One Hundred Years’ History of the Chinese in Singapore is a 600-page classic that chronicles the contributions of the Chinese community, and the development, progress and prosperity of Singapore between 1819 to 1919.
The book is a compilation of anecdotes centred on the movers and shakers who had contributed to the social, economic, political, educational and religious life of colonial Singapore, the successive generations, their livelihood, public services, recreations and festivities.
Dr Lim Boon Keng’s Mandarin Class
A Chinese Bride & Bridegroom With Their Pages
The author, Song Ong Siang (1871-1941), was himself an influential figure. Born in Singapore, he was the first ever Asian in Singapore to be knighted and was held in esteem throughout the colony. Song distinguished himself as a scholar, a lawyer, legislator and a prominent member of the Straits Chinese community. Originally, Song was tasked to contribute a chapter about the Chinese in Singapore for One Hundred Years of Singapore, to mark Singapore’s centenary. The editors later decided the Chinese, who are the dominant community in Singapore, deserved a volume of its own. Due to the lack of written records, Song relied heavily on the back volumes of two local newspapers, the Straits Times and the Singapore Free Press in collating the materials for the history. Song divided his book into 12 chronological chapters and modelled the accounts of events on Charles Burton Buckley’s An Anecdotal History of Old Times in Singapore.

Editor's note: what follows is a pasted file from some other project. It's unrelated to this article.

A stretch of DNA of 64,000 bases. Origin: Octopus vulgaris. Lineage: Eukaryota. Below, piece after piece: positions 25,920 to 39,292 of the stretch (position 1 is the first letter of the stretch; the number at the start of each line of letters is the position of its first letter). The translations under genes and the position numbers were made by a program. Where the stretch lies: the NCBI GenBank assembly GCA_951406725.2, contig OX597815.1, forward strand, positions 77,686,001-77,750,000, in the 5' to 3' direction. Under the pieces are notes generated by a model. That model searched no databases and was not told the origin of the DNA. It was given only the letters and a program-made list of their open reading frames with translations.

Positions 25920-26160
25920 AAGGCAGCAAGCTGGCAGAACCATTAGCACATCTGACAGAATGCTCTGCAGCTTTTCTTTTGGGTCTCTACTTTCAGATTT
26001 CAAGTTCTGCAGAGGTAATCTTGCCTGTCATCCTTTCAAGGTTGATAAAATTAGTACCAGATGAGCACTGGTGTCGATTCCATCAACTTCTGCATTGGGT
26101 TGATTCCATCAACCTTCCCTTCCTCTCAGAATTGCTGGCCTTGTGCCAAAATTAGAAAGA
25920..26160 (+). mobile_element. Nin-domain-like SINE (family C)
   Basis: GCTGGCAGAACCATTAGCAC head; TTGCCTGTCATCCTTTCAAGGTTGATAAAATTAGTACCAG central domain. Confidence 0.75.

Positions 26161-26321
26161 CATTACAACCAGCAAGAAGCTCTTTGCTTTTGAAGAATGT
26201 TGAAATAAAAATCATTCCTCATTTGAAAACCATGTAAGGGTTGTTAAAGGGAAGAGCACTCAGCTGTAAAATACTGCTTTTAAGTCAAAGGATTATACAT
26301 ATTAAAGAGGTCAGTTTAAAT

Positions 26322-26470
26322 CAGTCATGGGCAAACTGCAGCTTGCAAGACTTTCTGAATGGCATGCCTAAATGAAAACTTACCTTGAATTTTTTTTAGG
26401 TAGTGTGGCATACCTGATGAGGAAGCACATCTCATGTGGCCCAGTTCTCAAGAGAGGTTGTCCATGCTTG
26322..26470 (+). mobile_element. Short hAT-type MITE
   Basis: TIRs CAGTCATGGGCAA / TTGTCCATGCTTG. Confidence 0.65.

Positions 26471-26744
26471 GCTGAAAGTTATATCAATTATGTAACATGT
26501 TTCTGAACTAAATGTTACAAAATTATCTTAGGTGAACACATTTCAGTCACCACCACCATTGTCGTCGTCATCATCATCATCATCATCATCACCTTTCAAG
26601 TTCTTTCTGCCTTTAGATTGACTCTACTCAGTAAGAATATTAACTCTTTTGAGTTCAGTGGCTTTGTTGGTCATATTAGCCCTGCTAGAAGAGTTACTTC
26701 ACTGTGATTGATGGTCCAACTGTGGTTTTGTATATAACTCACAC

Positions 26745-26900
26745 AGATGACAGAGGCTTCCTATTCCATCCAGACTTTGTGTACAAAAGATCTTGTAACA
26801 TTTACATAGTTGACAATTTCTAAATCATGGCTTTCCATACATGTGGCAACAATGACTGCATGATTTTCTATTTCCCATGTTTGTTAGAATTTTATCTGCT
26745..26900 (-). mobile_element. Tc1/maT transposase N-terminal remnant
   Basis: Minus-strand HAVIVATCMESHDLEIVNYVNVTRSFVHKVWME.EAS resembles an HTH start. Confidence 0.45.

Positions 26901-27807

A portrait of Mr & Mrs Song Ong Siang inside the cover
The book with no less than 185 portraits and illustrations remains today as an invaluable reference work, packed with facts, on the history of Chinese in Singapore. It was first published in English by John Murray in London in 1923 and the original copy is preserved as part of our rare collection.